There are two overarching problems with using new animal drug laws to approve genetically engineered mosquitoes. First, classifying a genetically engineered mosquito as a ‘drug’ is the regulatory equivalent of trying to fit a square peg into a round hole. These GE mosquitoes aren’t the same thing as, say, a new animal feed additive; an additive can’t reproduce in the wild, bite humans and spread disease,  or fly to another part of town. Therefore the questions regulators would need to ask regarding risks are entirely different.  So while the FDA might be able to determine the risks of an animal feed additive, that doesn’t mean it can do the same for GE mosquitoes. The FDA does not have the necessary expertise to judge the mosquitoes’ environmental effects and has a poor track record of collaborating with other agencies that could provide scientific and technical analysis. This is not the fault of the FDA, necessarily, since we can’t expect veterinary medicine experts to understand insect ecology. But it does mean our regulatory system has failed to keep up with new technologies and the current system is broken.

The second broad problem is the lack of transparency around new animal drug applications. As we have unfortunately learned through the FDA’s process for approving the GE salmon under these same laws, the public has little knowledge or input into the agency’s decisions; the FDA had the GE salmon application for over 10 years before it even announced the existence of the application and when it did, it was only because the application  was close to final approval. The public only received information that the GE salmon company and the FDA deemed was not “confidential business information.”

With the current process, the FDA could approve these GE mosquitoes for release as an “investigational new animal drug” and the public would not know, nor would it have any data, until the decision has already been made. “Independent, rigorous, scientific review” cannot happen in secret, behind closed doors. That would be bad science, bad policy, and would set a bad precedent for how GE insects are regulated.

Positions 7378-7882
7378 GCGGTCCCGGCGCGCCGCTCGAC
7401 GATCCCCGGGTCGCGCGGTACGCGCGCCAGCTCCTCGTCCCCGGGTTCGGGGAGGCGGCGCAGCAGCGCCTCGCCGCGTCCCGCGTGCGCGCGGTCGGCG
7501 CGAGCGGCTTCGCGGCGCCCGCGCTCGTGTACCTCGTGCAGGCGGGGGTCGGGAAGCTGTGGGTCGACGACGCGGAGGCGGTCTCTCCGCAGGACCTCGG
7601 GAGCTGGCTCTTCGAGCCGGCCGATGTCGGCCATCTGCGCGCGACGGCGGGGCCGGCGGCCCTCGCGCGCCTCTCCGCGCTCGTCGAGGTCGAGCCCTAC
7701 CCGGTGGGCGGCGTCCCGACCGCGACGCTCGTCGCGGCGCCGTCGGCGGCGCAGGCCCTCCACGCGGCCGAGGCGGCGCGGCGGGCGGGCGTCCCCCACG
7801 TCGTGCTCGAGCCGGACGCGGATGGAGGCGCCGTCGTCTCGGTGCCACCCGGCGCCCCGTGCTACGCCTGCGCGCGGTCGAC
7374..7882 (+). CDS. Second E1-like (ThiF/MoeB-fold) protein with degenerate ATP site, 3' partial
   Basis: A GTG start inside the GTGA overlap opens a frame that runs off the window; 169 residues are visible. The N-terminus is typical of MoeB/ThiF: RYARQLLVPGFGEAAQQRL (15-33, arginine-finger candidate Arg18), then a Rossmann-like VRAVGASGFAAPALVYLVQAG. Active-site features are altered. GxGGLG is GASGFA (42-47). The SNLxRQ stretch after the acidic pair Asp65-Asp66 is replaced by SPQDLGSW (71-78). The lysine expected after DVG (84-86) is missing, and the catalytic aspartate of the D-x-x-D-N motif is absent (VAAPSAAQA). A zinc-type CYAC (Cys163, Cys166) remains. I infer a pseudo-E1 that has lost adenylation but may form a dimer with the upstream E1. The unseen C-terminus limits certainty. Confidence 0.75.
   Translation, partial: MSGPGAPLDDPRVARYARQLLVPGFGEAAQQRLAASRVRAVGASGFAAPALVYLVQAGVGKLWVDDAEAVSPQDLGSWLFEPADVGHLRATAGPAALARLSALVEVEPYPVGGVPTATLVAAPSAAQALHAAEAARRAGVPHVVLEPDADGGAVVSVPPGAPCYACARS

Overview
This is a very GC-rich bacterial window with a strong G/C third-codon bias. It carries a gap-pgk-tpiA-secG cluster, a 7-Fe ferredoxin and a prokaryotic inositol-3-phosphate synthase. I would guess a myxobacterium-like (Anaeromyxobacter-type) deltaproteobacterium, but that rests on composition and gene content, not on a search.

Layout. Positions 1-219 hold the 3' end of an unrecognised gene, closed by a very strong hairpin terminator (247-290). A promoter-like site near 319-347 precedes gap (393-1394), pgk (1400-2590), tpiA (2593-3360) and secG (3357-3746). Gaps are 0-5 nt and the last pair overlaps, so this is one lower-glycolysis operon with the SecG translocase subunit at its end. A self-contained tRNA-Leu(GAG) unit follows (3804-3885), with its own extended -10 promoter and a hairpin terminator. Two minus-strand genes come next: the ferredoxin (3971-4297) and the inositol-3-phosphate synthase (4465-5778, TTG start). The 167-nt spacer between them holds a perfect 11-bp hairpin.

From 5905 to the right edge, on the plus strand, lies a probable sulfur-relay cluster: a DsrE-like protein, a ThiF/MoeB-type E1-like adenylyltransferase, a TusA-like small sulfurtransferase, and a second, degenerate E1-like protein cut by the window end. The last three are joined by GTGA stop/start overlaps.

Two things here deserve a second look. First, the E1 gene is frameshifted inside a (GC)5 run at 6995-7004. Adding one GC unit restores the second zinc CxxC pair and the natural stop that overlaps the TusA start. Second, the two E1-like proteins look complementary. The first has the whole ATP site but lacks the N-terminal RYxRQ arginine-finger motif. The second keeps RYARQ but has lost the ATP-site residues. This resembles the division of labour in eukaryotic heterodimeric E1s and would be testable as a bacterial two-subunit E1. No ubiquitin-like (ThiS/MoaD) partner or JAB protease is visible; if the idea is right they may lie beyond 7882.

The indefinite delay of genetically engineered mosquitoes in the Florida Keys is a victory for the grassroots organizations in the Keys, but unfortunately it may only be temporary. Now that we know Oxitec has a file open with the FDA to approve its mosquitoes as an investigational new animal drug, approval could come at any time and the public would have no warning or input.

Using antiquated laws that are ill-equipped to deal with novel risks posed by GE insects would set a dangerous precedent here in the U.S. and abroad and should not be allowed to continue. The time has come to actually write laws that address the novel risks posed by genetically engineered animals and insects, and to develop proper risk assessment models to measure the dangers.

The only way to stop this experiment outright is for the Florida Keys Mosquito Control District to announce it has cancelled its plans to release genetically engineered mosquitoes or for the FDA to stand up for the Keys residents and reject this application. If not, don’t expect this issue to disappear any time soon.